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I thought the phrase “Be careful what you wish for” was supposed to be a threat. 

I’m not implying that I wished for a mass pandemic to shut down the planet, but I have wished (on multiple occasions) for just a small break from school. Like millions of other kids my 7th, 8th, and 9th grade years were significantly impacted by COVID-19; we wore masks, socially distanced, and even “zoomed” from time to time. I remember returning to school for the first time after a seemingly never-ending quarantine, and I felt like it took something away from me. Sure, I missed my friends and family throughout quarantine, but the return to normalcy post-pandemic was more difficult for me than quarantine itself. I missed the comfort of my home, and I dreaded facing the pressure each long school day had to offer.

Take a second and think: Is there such a thing as a “good” morning? Typically, when I walk into my first-period class each morning, the teacher gives me a cordial smile or even just a gentle nod, along with a simple “Good morning.” I return the smile, and reply, “Morning.” Not “Good Morning,” just “Morning.” It’s nothing personal (most of the time), but I don’t think any morning where I have to wake up at 6 a.m., only to sit in small classrooms all day and listen to my teachers talk counts as a “good” morning.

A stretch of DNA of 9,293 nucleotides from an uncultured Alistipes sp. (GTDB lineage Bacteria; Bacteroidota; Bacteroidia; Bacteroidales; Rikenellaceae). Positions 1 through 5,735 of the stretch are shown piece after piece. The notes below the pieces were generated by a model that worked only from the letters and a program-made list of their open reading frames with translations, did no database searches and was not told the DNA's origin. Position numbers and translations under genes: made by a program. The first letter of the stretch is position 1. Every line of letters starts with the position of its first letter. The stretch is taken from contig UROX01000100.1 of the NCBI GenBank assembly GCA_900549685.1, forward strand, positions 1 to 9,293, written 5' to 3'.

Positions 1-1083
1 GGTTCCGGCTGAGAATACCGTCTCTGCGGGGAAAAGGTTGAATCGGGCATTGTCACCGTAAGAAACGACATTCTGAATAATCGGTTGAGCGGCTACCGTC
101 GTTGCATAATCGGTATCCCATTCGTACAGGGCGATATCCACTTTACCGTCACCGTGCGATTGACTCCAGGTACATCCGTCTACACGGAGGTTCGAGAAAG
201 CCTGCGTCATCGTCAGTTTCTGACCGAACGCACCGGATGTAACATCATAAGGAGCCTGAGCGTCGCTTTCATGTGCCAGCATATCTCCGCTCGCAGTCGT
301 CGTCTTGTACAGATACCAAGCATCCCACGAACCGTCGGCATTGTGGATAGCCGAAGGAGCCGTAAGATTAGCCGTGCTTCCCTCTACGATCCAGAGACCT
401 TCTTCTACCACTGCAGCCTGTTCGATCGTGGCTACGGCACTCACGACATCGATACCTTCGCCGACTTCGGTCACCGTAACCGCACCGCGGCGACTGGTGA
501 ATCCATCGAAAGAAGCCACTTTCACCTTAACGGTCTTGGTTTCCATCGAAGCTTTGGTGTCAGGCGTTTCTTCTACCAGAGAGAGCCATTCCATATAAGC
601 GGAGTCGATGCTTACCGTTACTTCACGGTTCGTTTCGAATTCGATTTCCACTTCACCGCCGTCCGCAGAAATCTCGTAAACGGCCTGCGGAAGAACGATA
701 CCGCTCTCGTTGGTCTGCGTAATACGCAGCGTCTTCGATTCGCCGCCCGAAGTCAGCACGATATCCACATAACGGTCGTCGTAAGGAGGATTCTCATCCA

By contrast, every morning during quarantine was a good morning. Although I still had to wake up at the normal time, I got to stay in my bed and do school in the comfort of my own home. Some mornings I woke up and showered, made breakfast, or hopped on the “frothy-coffee” trend that effectively diverted everyone’s attention from Starbucks to their kitchens. It only took the entire world shutting down for us to dust off our Keurigs, but we got there eventually. 

You never realize how much you love something until it’s taken away. Although I was hybrid upon my return to school, and therefore virtual half the time, it still sucked knowing that the next day after a mentally and physically nourishing day at home was a draining day at school. It feels so degrading for a young teenager to wake up at 6 am and not have the time to eat breakfast or take a nice warm shower. Yes, waking up early is also an option, but personally, I like having at least eight hours of sleep. But of course, once quarantine ended I, along with everyone else, had to readapt to waking up early and having to rush out of the house, no breakfast included. 

It was difficult. Some mornings I cried over the fact that I had to go to school. My mom always thought someone was bullying me, but that wasn’t the reason why I didn’t want to go to school; in reality, I just lacked a little slice of home. Sometimes I convinced my mom to take me to Dunkin’ or McDonald’s for breakfast in the morning, and even though it was just breakfast, it gave me the comfort I needed to make it through the day, the comfort of knowing that I could make each day better.